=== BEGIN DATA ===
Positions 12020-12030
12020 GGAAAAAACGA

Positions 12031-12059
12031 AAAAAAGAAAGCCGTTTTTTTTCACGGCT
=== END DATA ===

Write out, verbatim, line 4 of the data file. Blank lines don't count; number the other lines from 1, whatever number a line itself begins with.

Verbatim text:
12031 AAAAAAGAAAGCCGTTTTTTTTCACGGCT